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Functional Cell Profiling of Endogenous GPCRs using the xCELLigence System

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There are ~800 predicted members of this class in the human genome, involved in diverse signaling pathways in a wide array of cells and tissue types. Modulation of GPCR function has proven to have therapeutic benefit in a wide variety of diseases in immunology, neurology, cardiology, and oncology.

Roche Applied Science (SIX: RO, ROG; OTCQX: RHHBY) partnered with ATCC to research real-time endogenous GPCR function using the xCELLigence System from Roche and cells from ATCC. Cells are seeded onto plates containing microelectrodes, allowing precise measurement of subtle changes in cytoskeletal structure and cellular contraction induced by GPCR activation without using exogenous labels. GPCRs transmit extracellular signals by binding coupled guanine nucleotide-binding proteins, or G proteins, in the cytoplasm. The major second messenger pathways coupled to G proteins include cyclic AMP/protein kinase A, calcium/phospholipase C, beta-arrestin/MAPK and the Rho family GTPases, all of which can result in morphological changes easily detected by cellular impedance recording.

In contrast to traditional assays that use engineered cell lines, morphological impedance-based measurements can capture the aggregate effect of multiple signaling pathways. The advantages of assaying endogenous GPCR function include assessing the target receptor at its normal expression level; analyzing the natural interaction of receptors with regulatory partners including homo- or heterodimers; and permitting the native coupling to intracellular G proteins. Use of label-free assay systems also significantly reduces reagent costs, because a single assay can measure all the second messenger pathways a given GPCR activates. Impedance-based real-time kinetic recordings can thus detect all the GPCR responses during the course of the experiment.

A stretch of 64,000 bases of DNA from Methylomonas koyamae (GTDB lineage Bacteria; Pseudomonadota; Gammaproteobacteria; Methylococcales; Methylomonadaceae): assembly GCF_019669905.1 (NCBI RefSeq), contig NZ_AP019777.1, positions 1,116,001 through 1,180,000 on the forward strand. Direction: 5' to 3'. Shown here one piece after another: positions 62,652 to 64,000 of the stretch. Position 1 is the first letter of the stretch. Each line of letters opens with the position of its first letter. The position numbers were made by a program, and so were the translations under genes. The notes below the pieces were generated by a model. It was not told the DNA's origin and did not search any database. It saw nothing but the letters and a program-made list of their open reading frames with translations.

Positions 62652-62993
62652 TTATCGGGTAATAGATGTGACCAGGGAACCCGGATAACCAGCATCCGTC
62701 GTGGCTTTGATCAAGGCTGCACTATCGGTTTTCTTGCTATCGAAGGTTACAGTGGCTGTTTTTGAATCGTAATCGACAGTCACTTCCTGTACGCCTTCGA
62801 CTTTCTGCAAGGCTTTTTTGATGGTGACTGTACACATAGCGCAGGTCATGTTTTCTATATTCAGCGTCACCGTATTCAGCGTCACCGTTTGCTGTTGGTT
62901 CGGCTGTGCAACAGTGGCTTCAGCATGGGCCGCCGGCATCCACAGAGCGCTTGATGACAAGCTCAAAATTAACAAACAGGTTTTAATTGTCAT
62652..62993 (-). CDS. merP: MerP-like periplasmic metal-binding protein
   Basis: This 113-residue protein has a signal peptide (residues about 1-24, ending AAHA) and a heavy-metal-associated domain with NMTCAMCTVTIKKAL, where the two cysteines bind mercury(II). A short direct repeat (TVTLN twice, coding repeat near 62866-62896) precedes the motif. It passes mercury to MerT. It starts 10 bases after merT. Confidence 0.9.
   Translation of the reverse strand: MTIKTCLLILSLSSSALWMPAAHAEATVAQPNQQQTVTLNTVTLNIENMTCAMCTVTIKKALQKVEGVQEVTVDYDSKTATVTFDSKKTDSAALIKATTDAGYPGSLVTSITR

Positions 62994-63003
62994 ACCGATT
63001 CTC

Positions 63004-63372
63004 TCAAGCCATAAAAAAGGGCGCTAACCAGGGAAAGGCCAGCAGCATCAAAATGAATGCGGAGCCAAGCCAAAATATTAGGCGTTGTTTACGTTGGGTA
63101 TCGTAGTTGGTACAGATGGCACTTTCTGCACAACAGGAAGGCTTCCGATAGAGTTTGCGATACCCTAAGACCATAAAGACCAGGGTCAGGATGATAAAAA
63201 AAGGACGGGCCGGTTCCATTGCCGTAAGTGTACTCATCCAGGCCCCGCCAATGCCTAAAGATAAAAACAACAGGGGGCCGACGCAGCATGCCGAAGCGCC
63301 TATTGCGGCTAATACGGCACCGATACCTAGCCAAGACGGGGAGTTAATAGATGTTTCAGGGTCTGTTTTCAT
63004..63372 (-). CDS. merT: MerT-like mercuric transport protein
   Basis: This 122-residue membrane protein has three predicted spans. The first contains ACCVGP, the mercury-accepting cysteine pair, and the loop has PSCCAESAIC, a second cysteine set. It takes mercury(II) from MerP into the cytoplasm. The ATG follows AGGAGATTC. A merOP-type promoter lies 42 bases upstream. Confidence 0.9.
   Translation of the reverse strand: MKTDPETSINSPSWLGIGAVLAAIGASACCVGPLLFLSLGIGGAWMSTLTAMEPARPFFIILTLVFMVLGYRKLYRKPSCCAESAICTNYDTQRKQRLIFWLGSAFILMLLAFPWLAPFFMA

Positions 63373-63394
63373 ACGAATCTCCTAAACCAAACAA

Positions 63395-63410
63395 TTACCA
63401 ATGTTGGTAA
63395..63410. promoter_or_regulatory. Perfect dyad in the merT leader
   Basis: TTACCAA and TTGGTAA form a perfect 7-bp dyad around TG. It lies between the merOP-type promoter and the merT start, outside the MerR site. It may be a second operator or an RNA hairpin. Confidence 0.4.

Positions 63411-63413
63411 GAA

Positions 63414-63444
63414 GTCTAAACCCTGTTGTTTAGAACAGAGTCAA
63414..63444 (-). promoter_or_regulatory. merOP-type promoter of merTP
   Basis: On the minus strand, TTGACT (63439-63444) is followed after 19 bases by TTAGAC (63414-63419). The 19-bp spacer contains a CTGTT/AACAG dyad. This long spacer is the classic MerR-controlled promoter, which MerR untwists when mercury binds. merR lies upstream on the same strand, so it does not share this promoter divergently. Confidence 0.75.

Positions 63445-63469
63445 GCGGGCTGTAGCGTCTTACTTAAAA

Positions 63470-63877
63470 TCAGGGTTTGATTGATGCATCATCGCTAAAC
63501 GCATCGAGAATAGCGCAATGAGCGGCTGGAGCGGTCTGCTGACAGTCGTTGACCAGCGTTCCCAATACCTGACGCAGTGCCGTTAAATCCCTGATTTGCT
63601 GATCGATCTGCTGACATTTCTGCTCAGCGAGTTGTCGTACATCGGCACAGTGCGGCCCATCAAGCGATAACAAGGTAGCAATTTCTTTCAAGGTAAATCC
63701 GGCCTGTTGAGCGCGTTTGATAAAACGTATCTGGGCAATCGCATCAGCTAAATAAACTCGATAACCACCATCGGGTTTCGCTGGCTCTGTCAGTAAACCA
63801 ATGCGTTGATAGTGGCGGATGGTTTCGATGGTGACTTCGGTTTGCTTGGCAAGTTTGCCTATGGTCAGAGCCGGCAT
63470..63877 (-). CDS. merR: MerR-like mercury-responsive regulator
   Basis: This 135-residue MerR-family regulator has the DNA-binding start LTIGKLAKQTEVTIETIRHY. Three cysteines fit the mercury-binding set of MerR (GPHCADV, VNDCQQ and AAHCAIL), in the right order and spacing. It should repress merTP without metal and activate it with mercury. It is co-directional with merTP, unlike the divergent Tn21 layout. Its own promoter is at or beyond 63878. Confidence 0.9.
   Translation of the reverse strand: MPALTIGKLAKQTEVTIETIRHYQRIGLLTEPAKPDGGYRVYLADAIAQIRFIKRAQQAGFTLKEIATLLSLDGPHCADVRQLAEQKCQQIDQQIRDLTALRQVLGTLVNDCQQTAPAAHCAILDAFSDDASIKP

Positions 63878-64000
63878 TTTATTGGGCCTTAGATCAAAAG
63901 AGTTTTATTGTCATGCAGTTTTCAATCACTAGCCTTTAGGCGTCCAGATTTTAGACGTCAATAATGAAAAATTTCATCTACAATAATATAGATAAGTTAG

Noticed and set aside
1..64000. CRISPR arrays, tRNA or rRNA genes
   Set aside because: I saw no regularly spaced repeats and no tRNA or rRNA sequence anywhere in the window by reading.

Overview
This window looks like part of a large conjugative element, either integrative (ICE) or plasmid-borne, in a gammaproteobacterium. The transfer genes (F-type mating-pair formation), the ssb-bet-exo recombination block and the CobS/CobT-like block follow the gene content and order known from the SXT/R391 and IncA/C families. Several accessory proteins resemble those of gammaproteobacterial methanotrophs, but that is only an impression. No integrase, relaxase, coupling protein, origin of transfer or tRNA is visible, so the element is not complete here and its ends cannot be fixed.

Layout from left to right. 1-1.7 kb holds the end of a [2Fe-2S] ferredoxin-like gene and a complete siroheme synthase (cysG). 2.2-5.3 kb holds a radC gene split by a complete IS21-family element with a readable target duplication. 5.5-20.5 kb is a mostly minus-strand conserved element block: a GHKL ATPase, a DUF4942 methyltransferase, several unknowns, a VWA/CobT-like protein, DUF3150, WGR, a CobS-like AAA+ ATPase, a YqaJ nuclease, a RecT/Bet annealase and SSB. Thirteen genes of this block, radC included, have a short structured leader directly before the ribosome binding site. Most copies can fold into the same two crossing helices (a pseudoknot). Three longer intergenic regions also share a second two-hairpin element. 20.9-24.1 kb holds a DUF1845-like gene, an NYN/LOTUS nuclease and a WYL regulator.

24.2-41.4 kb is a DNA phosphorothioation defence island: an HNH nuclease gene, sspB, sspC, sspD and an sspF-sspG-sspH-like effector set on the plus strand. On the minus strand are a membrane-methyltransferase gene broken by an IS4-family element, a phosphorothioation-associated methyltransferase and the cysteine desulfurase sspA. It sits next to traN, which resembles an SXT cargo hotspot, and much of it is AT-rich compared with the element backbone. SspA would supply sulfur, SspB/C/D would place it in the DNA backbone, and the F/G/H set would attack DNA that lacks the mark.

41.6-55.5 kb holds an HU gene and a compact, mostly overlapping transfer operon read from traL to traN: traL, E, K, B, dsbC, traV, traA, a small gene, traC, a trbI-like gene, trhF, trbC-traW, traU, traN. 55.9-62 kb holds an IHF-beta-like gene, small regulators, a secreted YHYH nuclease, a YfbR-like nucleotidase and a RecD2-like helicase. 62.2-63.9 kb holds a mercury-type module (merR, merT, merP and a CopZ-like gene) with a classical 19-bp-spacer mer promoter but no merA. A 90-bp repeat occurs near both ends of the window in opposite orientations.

In a recent study (1), the xCELLigence System proved to be a sensitive and robust assay for continually measuring endogenous GPCR function. Control GPCR agonists produced large morphological responses with high sensitivity (by IC50 value determination) and excellent robustness (by Z factor determination). A panel of 43 ligands encompassing 24 therapeutically relevant receptor families was examined. Functional GPCR profiles were created for the frequently used and therapeutically relevant cell lines, HeLa, U-2 OS, SH-SY5Y and CHO-K1 (ATCC CCL-2, HTB-96, CRL-2266 and CCL-61), as well as two primary cell types, human vascular endothelial cells (ATCC  PCS-100-010) and mixed renal primary epithelial cells (ATC C  PCS-400-012).